The problem with tape recordings is that, unless somebody takes the time to transcribe, translate, tag, and upload the messages to the web, their content is largely unknown by Western audiences who may be likely to underestimate the importance of the old-fashioned technology in the Islamic world.

Cassettes have been used by the Muslim Brotherhood and have been found on captured terrorists even in the CD-driven West.

Bin Laden himself was an active cassette collector, maintaining a 1,500 tape collection in Kandahar before he fled Afghanistan in the early 2000s.  Recent analysis of the contents of those tapes by U.C. Davis professor Flag Miller opens new insights into Bin Laden’s history.


Palestine’s NGOs “a byword for corruption”

May 27, 2011

Nonprofits in the Palestinian territories are a cesspool of corruption.  The author of the article who made this argument in The Guardian says he’s really just calling for reform though, and complained that Elder of Ziyon used the article as “Palestinians are bad” evidence.

Count us in with Elder of Ziyon.  The non-governmental organizations (a combination of questionable Islamic charities and do-gooder Western aid outfits) are extremely problematic.  Read all about it:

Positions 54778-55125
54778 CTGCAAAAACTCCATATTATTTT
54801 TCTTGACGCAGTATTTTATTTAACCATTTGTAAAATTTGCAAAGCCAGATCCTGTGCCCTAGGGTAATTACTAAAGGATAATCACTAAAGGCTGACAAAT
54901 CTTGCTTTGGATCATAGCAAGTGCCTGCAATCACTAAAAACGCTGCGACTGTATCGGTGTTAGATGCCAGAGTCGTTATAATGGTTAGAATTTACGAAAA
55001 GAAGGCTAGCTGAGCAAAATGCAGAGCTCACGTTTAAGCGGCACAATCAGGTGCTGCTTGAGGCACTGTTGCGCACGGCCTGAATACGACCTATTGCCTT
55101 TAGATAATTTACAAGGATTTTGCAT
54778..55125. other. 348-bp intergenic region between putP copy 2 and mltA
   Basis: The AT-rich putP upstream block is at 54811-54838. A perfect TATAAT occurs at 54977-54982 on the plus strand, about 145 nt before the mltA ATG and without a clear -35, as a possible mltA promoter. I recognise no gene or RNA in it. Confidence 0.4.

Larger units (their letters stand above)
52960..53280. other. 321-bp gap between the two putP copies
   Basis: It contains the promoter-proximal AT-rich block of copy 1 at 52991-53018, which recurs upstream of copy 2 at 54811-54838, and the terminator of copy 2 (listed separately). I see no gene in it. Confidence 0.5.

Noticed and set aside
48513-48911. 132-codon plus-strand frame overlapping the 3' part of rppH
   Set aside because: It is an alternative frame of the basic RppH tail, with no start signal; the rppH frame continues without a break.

…Palestine’s NGO sector…has become a byword for corruption, incompetence and meaningless job creation. Thousands of NGOs have sprung up, promoting everything from family planning to liberal arts education, bloating the aid industry without delivering long-term benefits.

Naseef Mu’allem, director-general of the Palestinian Centre for Peace and Democracy, revealed that “JICA – the Japanese government aid mission – invested $5m last year, but practically what they spent is $600,000. The rest is given as salaries, accommodation, hotels, retreatment and transportation for the foreign employees here but not for the Palestinians”. Without donors thoroughly checking on their investments, this kind of private profiteering has become normal.

Palestinian perceptions of foreign NGOs are revealing. Bir Zeit University’s 2008 survey found just 35% of the West Bank population feel they contribute to the development of Palestinian society; 78% said they played some role in reducing human suffering and 55% felt they contribute to reinforcing the Israeli occupation.

Read the rest of this entry ?


International aid funds Hamas-linked police

September 27, 2010

Elder of Ziyon came up with an interesting analysis last week of salaries for “security forces” (who overlap with the terrorist population) in Gaza.  Using World Bank figures as a starting point, Elder of Ziyon observed that “between $250M and $600M of PA budget seems to go to Hamas terrorists.”  Take a look.

Earlier EoZ revealed that 60 percent of the Palestinian Authority’s budget is directed into Hamas-controlled Gaza.  The PA receives its money from taxes and international aid, and Reuters reported in March that the West Bank-based PA “still pays salaries to government employees in the Gaza Strip.”

What a mess.